• Sir Orlando Bridgeman, 4th Baronet (1695–1764). Married Lady Anne Newport, third daughter of the 2nd Earl of Bradford (of the first creation, see above).
  • Sir Henry Bridgeman, 5th Baronet (1725–1800) (created Baron Bradford in 1794).

Baron Bradford (1794)Edit

Earl of Bradford (1815)Edit

Created by George III
# Name Period Spouse Notes
1 Orlando Bridgeman
(1762–1825)
1815–1825 Hon. Lucy Elizabeth Byng Previously styled as Baron Bradford
2 George Bridgeman
(1789–1865)
1825–1865 Georgina Elizabeth Moncreiffe
Helen MacKay
Son of the preceding
3 Orlando Bridgeman
(1819–1898)
1865–1898 Hon. Selina Weld-Forester Son of the preceding
4 George Bridgeman
(1845–1915)
1898–1915 Lady Ida Frances Annabella Lumley Son of the preceding
5 Orlando Bridgeman
(1873–1957)
1915–1957 Hon. Margaret Cecilia Bruce Son of the preceding
6 Gerald Bridgeman
(1911–1981)
1957–1981 Mary Willoughby Montgomery Son of the preceding
7 Richard Bridgeman
(born 1947)
1981– Joanne Elizabeth Miller
Dr. Penelope Anne Law
Son of the preceding

Male-line family treeEdit

Male-line family tree
Male-line family tree, Bridgeman baronets, Barons Bradford, and Earls of Bradford.
John Bridgeman
Bishop of Chester
1577–1652
Bridgeman baronetcy
of Great Lever
Sir Orlando Bridgeman
1st Baronet

1609–1674
Bridgeman baronetcy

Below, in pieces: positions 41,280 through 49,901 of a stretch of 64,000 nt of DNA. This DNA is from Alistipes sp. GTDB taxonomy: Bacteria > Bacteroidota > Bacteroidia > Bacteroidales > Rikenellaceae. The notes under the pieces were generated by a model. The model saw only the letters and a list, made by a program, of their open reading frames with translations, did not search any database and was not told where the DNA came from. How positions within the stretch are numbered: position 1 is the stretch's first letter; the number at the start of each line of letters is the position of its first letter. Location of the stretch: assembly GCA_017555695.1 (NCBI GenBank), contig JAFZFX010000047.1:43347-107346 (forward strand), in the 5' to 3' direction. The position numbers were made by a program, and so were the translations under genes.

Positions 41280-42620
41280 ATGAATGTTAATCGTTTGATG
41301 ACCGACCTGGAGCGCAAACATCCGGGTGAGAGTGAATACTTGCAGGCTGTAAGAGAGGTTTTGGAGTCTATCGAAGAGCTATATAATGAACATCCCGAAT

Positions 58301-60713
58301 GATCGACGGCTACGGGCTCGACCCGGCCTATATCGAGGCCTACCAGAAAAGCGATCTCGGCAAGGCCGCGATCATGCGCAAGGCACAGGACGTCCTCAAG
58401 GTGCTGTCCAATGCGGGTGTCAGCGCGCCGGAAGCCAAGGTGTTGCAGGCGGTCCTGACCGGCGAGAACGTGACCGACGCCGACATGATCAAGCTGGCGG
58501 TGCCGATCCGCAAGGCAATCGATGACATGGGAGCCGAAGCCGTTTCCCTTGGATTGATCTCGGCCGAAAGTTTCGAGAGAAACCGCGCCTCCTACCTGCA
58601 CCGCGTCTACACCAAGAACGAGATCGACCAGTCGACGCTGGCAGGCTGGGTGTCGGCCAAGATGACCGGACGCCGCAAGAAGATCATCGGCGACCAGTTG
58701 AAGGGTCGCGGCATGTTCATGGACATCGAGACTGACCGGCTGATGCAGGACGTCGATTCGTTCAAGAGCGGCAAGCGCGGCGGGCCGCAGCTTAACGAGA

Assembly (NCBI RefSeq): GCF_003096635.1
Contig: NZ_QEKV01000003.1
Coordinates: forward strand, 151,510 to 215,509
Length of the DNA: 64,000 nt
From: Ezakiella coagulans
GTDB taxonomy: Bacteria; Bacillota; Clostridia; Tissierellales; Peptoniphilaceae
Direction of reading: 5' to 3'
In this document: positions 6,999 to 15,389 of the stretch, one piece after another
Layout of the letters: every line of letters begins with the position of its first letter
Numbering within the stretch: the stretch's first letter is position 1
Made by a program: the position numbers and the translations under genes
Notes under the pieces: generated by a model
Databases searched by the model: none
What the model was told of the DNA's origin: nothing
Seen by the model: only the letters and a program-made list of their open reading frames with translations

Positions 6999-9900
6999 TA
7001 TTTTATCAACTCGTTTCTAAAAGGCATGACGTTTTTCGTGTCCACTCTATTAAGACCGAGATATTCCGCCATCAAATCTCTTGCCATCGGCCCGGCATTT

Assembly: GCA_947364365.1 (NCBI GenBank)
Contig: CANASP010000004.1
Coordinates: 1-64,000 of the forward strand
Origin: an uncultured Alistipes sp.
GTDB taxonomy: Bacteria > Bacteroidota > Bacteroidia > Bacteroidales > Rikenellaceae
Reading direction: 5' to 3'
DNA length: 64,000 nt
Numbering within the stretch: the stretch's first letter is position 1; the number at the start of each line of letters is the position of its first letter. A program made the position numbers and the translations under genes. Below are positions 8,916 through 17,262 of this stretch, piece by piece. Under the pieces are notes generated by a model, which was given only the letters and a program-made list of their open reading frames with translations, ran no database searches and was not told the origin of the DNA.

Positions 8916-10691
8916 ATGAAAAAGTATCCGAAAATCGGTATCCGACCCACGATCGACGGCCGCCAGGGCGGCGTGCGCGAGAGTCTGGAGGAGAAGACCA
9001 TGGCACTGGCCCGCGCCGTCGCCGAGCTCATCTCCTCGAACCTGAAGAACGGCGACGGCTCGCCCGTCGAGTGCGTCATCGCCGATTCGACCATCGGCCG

of Ridley
Sir John Bridgeman
2nd Baronet
1631–1710
Sir Orlando Bridgeman
1st Baronet

1649–1701
Sir John Bridgeman
3rd Baronet
1667–1747
Sir Orlando Bridgeman
2nd Baronet

1678–1746
Bridgeman baronetcy
of Ridley extinct
Sir Orlando Bridgeman
4th Baronet

1695–1764
Lady Anne Newport
(daughter of the
2nd Earl of Bradford
of the first creation)
died 1752
Francis Bridgeman[a]
1713–1740
Baron Bradford
Unknown sonHenry Bridgeman
1st Baron Bradford

1725–1800
Viscount Newport
Earl of Bradford
Orlando Bridgeman
1st Earl of Bradford

1762–1825
George Bridgeman
2nd Earl of Bradford

1789–1865
Orlando Bridgeman
3rd Earl of Bradford

1819–1898
George Bridgeman
4th Earl of Bradford

1845–1915
Orlando Bridgeman
5th Earl of Bradford

1873–1957
Gerald Bridgeman
6th Earl of Bradford

1911–1981
Richard Bridgeman
7th Earl of Bradford

born 1947
Alexander Bridgeman
Viscount Newport
born 1980